The counterbore-like depression I2, in the interior of the atomizer head 9, is provided with a narrow molded pocket 2l and a small hole 22 extends between the pocket and the exterior of, the atomizer head. To aid in atomizing the liquid a thin metallic pin 23, extending through the hole 22, is studded in the atomizer head 9 and its slightly bulbous head 24 is positioned in the outer end of the hole 22 flush with the exterior of the head.

When the filled bottle I has been inserted in the molded body 5 and the atomizing head 9 has been securely Vthreaded thereto, pressure is applied to the push button I9 until the gasket I1 is slightly depressed, thus causing the spur 2c to penetrate the sealing disk 4. Reducing the pressure on the button I9 slightly so that its bottom rests on the uncompressed surface of the gasket II releases some of the dissolved gas in 55 the bottle, thus creating a pressure and forcing some of the liquid contents through the opening formed when the valve head H is forced from the angular shoulder I3 by pressure onthe button I9 and thence, with increased velocity, through the bore 22. 'I'he head 24 of the pin 23 in the well known manner, aids in the atomizing process. I

While in this embodiment the container is shown in the form of a bottle, it will be readily seen that a metal container, such as the widely known tin can", may be advantageously employed. When such is the case, the sealed tube 3 projects through the end of the can to which it is soldered or otherwise sealed. It will also be seen that the embodiment of the invention herein disclosed is well'adapted to fulll the objects primarily stated; it is to be understood, however, that the invention is susceptible to variation, modification and change within the spirit and scope of the subjoined claim.

Having described the invention, I claims' In a device of the class described, in combina-I tion, a sealed inner .container charged with an insecticide vliquid and a pressure creating gas, said sealed inner container having a puncturable seal and a conduit leading from said puncturable seal to said insecticide liquid, a casing comprising a hollow body of molded plastic material to receive said sealed inner container and a cover of molded plastic material, there being a joint between'said coverand 4said sealed inner container when the device is assembled, means for rendering the joint between said cover and said rcontainer fluid tight, said body and cover having cooperating threads for holding said body and cover in assembled relation and exerting clamping pressure upon said container, said cover having a passage formed therein which passage terminates at one end in an atomizing nozzle, a spur mounted within said passage and adapted to puncture said puncturable seal, a valve within and normally closing said passage, and means mounted in said cover and connected to said valve and manually operable from the exterior of said cover to open said passage and cause said liquid to be atomized from said nozzle.


Referenced by
Citing PatentFiling datePublication dateApplicantTitle
US2578821 *Dec 9, 1946Dec 18, 1951Lewis M McbrideFluid projecting apparatus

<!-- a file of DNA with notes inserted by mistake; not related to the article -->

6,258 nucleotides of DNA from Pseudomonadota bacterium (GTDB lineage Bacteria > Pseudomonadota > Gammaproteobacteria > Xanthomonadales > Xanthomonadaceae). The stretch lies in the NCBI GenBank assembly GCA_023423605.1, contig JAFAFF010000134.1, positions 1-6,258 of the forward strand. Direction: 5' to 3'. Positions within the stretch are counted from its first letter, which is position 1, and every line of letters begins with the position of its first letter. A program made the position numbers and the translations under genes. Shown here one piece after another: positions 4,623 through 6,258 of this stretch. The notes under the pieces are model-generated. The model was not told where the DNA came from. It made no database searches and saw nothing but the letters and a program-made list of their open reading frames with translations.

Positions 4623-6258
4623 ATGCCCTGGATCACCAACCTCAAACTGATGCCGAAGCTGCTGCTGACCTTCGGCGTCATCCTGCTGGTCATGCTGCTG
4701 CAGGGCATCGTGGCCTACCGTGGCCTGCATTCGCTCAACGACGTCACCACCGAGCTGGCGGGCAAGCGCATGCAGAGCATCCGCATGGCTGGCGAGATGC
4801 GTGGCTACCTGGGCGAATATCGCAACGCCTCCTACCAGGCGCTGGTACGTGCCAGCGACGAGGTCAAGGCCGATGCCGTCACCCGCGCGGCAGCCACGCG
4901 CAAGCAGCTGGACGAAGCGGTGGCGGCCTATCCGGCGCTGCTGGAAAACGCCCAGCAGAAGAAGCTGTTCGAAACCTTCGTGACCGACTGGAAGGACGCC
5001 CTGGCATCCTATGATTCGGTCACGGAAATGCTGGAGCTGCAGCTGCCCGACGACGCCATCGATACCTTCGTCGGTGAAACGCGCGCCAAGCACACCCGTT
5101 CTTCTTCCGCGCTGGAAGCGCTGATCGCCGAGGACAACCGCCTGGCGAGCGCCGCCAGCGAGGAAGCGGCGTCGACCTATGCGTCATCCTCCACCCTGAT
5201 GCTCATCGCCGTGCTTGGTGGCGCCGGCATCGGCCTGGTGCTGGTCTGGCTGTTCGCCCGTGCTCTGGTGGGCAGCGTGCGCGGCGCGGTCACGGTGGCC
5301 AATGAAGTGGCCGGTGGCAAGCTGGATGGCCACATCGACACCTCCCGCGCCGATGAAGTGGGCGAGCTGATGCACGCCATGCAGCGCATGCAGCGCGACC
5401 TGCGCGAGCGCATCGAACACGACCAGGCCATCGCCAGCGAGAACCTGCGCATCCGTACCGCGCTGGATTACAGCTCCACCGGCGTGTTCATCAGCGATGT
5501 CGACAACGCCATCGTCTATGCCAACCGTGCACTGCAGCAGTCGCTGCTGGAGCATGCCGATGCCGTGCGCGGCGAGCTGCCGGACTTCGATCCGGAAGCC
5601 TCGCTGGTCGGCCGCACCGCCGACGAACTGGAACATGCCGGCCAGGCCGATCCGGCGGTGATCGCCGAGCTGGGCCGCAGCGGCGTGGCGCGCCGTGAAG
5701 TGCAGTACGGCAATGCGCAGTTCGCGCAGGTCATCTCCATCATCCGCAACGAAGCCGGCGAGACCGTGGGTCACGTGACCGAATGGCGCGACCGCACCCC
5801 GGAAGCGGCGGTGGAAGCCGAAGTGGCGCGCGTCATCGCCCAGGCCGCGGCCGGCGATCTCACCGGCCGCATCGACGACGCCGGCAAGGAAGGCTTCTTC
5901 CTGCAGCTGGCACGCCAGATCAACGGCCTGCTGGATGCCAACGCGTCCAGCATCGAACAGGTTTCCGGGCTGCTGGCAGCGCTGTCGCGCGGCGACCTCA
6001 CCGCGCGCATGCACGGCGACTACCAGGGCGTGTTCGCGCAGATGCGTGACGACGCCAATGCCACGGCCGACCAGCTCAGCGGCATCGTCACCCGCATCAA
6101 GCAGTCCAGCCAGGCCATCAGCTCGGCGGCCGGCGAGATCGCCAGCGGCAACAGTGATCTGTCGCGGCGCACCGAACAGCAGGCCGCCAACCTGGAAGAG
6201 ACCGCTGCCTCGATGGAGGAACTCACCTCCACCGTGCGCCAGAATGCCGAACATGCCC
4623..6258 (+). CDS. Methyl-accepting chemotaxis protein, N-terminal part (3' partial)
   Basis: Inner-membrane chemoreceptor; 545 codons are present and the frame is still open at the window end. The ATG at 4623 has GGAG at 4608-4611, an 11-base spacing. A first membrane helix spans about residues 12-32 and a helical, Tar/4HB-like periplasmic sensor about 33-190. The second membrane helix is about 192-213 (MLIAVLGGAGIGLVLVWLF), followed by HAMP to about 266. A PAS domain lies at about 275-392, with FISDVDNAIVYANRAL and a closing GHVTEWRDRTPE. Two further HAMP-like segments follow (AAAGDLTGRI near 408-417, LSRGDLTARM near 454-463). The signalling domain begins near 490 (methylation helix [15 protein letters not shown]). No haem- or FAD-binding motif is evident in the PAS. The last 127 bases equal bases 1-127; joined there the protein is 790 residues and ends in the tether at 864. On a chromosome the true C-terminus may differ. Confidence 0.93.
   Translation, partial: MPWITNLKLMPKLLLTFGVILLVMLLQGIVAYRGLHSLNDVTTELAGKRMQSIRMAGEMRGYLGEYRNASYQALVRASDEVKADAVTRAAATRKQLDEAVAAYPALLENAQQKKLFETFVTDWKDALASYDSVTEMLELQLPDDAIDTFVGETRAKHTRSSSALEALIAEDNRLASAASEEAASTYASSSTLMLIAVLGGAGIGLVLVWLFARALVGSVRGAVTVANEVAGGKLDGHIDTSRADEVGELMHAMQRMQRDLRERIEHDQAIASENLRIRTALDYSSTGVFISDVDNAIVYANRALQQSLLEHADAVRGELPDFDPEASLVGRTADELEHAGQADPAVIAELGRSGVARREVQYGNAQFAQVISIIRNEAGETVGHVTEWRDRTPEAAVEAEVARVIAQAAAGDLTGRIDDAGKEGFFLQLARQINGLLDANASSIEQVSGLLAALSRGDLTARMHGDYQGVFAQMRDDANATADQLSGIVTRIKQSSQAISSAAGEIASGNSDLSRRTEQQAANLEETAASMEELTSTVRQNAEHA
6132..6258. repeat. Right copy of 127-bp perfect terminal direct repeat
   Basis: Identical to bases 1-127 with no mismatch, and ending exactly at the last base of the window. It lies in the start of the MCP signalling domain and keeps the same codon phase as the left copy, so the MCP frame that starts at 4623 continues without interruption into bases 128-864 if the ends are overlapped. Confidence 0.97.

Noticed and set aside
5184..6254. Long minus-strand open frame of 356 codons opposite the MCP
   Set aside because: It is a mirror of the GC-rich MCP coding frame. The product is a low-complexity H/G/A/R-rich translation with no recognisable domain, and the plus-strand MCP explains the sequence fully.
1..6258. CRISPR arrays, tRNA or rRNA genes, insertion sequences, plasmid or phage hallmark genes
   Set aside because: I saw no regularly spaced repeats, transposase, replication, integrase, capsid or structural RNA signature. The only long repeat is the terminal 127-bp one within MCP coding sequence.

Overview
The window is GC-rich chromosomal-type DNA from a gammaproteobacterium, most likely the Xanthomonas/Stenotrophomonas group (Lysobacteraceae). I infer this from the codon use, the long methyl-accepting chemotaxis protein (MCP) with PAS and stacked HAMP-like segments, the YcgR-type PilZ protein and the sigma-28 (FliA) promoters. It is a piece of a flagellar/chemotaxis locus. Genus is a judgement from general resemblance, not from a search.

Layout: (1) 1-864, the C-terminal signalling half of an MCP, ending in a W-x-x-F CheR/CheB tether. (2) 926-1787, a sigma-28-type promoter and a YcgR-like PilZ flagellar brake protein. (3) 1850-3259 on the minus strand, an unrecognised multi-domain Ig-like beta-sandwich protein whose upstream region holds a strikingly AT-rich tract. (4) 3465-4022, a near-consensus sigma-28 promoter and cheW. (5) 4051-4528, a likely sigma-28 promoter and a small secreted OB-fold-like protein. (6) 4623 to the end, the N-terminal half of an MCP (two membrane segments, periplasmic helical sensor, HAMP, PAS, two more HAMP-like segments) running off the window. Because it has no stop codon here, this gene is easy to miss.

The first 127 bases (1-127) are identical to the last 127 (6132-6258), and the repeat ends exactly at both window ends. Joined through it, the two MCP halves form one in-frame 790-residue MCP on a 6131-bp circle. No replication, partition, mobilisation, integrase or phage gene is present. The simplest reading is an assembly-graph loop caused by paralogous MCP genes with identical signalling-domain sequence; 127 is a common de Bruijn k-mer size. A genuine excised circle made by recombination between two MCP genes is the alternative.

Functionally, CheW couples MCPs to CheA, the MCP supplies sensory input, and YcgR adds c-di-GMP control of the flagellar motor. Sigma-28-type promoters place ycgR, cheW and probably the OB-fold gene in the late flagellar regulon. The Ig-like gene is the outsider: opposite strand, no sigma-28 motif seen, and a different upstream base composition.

US2585254 *Feb 21, 1949Feb 12, 1952Knapp Monarch CoSpraying device
US2587040 *Oct 26, 1949Feb 26, 1952Green Edward HSpray nozzle
US2666667 *Apr 5, 1947Jan 19, 1954Charles C TreleaseFluid dispenser
US2683484 *Oct 30, 1950Jul 13, 1954Prepo CorpPortable blowtorch and the like
US2759768 *Nov 2, 1953Aug 21, 1956Sato ShigeshiDevice for atomizing pressurized gas or liquid insecticides
US2888208 *Mar 1, 1957May 26, 1959Vaporisateurs Marcel Frank S AAtomizers, in particular perfume atomizers
US2998165 *Feb 5, 1959Aug 29, 1961De Elorza JohnPressure container for perfume spray
US4561563 *Aug 10, 1984Dec 31, 1985Woods David EInsulated cooler for beverage containers
US4678101 *Jul 25, 1985Jul 7, 1987Nitchman Harold LDispensing container closure
US4690300 *Dec 31, 1986Sep 1, 1987Woods David EInsulated cooler for beverage containers
US4742963 *Feb 21, 1986May 10, 1988Marvaldi Douglas AAerosol airbrush
US4793476 *Mar 30, 1988Dec 27, 1988Earl H. SchruppDevice for dispensing a concentrate into a liquid without exposing the concentrate to the atmosphere
US4941615 *Oct 3, 1988Jul 17, 1990Bolduc Lee RAerosol dispenser
US4979638 *Oct 24, 1988Dec 25, 1990Bolduc Lee RAerosol dispenser with sealed actuator
US5012978 *Oct 10, 1989May 7, 1991Bolduc Lee RAerosol dispenser and method
US5018643 *Sep 14, 1989May 28, 1991Bolduc Lee RAerosol dispenser with sealed actuator and aerosol dispensing method
US5052585 *Jul 16, 1990Oct 1, 1991Bolduc Lee RDispenser
US5064121 *Jul 16, 1990Nov 12, 1991Bolduc Lee RDispenser
US5299606 *May 27, 1992Apr 5, 1994Schrupp Earl HSystem for hermetically dispensing and diluting a concentrated chemical
DE1048240B *Feb 18, 1953Dec 31, 1958Rudolf HoffmannVentil fuer Zerstaeuberdruckdosen
DE1092396B *May 22, 1956Nov 3, 1960Wilhelm WaldherrSchutzhuelle fuer Spruehbehaelter
DE1274283B *Feb 20, 1958Aug 1, 1968Philip MeshbergVorrichtung zum Verspruehen von unter Druck stehenden Pharmazeutika und Kosmetika
U.S. Classification239/309, 239/337, D23/225, 222/131, 222/82, 239/583, 222/402.25
International ClassificationB65D83/14
Cooperative ClassificationB65D83/14
European ClassificationB65D83/14